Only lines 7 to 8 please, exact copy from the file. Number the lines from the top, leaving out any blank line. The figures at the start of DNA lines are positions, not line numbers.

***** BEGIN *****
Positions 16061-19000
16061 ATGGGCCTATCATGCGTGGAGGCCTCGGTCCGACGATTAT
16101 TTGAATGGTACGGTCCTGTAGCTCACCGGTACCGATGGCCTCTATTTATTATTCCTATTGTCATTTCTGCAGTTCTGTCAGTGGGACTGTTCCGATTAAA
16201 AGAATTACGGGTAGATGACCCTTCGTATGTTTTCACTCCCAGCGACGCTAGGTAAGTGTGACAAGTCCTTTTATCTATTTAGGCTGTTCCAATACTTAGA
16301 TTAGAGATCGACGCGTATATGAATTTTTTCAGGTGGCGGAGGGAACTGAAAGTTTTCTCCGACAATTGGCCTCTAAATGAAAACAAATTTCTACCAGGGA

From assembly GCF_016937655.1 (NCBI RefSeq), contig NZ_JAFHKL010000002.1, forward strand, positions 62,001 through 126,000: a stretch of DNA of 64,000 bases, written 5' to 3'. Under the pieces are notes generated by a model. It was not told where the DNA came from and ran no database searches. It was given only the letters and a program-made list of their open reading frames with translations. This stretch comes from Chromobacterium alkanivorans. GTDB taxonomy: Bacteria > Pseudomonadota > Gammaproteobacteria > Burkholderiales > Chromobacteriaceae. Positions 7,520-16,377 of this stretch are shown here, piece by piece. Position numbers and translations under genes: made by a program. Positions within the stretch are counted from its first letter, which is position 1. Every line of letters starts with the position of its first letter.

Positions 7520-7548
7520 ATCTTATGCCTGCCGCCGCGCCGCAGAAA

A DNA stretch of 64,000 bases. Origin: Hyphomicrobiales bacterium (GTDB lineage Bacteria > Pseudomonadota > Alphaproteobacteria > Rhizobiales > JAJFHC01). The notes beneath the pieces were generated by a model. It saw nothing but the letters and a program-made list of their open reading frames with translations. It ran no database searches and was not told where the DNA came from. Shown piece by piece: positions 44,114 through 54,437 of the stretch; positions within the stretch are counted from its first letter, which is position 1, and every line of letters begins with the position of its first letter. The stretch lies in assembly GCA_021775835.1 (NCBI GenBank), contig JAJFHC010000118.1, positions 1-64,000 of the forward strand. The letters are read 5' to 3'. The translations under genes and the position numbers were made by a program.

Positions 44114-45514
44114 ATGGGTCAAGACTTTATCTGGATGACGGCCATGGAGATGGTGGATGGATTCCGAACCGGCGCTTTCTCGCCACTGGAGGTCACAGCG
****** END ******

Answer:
Positions 7520-7548
7520 ATCTTATGCCTGCCGCCGCGCCGCAGAAA